• Strange Maps reflects on the BBC’s Shipping Forecast weather service.
  • Whatever’s John Scalzi reflects on the prospects of human survival into the future.
  • Window on Eurasia suggests that Uzbekistan and Kyrgyzstan are on the verge of fighting a border war.

[BLOG] Some Friday links

  • Centauri Dreams looks at debris disks, and potential planetary formation, around red giant stars.
  • Crooked Timber notes the Bitcoin frenzy.
  • The Dragon’s Gaze looks at studies of the atmospheres of hot Jupiters.
  • Lawyers, Guns and Money cannot understand skepticism about the harmful nature of the waters of the Michigan city of Flint.
  • The LRB Blog notes that The Gruffalo is a product of Anglo-German collaboration. Is it a product of the European Union?
  • The Planetary Society Blog notes that the joint ESA/Roscosmos Exo-Mars probe is set to launch.
  • The Signal notes a new project to digitize the corpus of Persian-language literature dating back a millennium.
  • Understanding Society looks at social facts and their non-linear origins.
  • The Volokh Conspiracy reports on a paper by on of their authors written in defense of Israel’s borders.
  • The Financial Times‘ The World notes the exceptional fragility of Italian banks.

[BLOG] Some Sunday links

  • Keiran Healy suggests much of Apple’s opposition to the FBI’s demand it decrypt a terrorist’s phone has to do with its need to establish itself as a reliable and trustworthy source of hardware.
  • Joe. My. God. notes that WWE wrestler Dave Bautista takes Manny Pacquiao’s homophobia poorly.
  • Language Hat links to this 2008 map showing lexical différences between Europe’s languages.
  • Language Log notes the politicized position of minority languages in China.
  • Lawyers, Guns and Money is unimpressed? with Amitai Etzioni’s call for genocide in Lebanon.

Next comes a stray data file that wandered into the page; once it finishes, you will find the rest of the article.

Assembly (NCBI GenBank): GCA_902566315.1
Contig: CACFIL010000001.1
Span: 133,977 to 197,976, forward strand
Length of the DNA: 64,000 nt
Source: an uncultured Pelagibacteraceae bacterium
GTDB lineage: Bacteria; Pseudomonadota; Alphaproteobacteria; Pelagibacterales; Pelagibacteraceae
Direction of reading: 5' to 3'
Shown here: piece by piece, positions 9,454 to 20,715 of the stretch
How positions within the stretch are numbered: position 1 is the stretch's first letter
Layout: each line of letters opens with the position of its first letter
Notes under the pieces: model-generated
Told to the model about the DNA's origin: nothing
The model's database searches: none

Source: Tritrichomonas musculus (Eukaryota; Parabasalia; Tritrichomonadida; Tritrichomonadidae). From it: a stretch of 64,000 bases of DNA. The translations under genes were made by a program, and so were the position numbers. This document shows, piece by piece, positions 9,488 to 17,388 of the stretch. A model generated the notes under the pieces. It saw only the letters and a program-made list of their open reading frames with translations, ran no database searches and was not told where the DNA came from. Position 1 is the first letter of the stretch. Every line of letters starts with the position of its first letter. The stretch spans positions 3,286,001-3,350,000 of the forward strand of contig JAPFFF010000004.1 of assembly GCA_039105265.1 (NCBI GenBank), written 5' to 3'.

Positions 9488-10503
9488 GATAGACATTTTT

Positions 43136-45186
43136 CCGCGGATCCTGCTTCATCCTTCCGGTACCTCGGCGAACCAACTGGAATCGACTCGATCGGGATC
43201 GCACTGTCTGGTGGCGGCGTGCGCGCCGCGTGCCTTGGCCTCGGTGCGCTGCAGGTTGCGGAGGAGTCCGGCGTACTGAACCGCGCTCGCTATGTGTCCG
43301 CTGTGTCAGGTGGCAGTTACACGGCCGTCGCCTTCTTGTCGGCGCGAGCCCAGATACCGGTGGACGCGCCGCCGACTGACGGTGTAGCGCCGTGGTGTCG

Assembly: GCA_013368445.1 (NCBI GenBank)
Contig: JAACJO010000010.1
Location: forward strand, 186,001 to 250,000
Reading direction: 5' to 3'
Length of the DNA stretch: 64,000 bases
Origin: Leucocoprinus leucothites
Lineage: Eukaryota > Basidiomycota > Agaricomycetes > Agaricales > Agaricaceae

• The Power and the Money’s Noel Maurer, looking to Ecuador, notes that international arbitration awards do matter.
  • Personal Reflections’ Jim Belshaw is unimpressed by Australia’s reaction to the Syrian refugee crisis.
  • Peter Rukavina shares a photo of Charlottetown transit’s new maps.
  • Transit Toronto notes the delivery of the TTC’s 16th streetcar.
  • Window on Eurasia notes the weakness of the Russian opposition, particularly in relation to Chechnya’s Kadyrov.

[BRIEF NOTE] On Paul Bronfman’s decision to hurt York University students

The above mural at York University, the Toronto Star‘s Nick Westoll tells us, was cause for media mogul Paul Bronfman

A Toronto film industry executive is pulling his company’s support for York University’s Cinema and Media Arts program due to a mural he said is “anti-Israel.”

“It made me sick to my stomach and very angry,” Paul Bronfman said this week when describing his initial reaction to learning of the portrait. “We live in an amazing city, an amazing country, and to have this happening under our noses is disgusting. It’s subtly anti-Semitic and anti-Israel. It’s anti-Canadian.”

The mural is currently displayed in the York University Student Centre. It shows a person looking at a bulldozer close to a building while holding rocks. The person is shown wearing what looks like a Palestinian flag with a map of Israel without its borders. At the bottom of the mural, the words “justice” and “peace” can be seen along with other text.

[. . .]

Bronfman is also chair and CEO of William F. White International Inc., a provider of movie and theatrical production equipment. He said the company provided thousands of dollars of equipment and technical services as well as access to seminars, student lectures, trade shows and open houses.

“I’m finally putting my money where my mouth is. I’m withdrawing all of our student filmmaker support from William F. White International,” Bronfman said. He said he withdrew the support as of Friday.

May we be saved from diasporids who, in their outrage that their country does not support their particular parochial cause, decide to hurt countrymen to prove a point.

Written by Randy McDonald

February 9, 2016 at 8:29 pm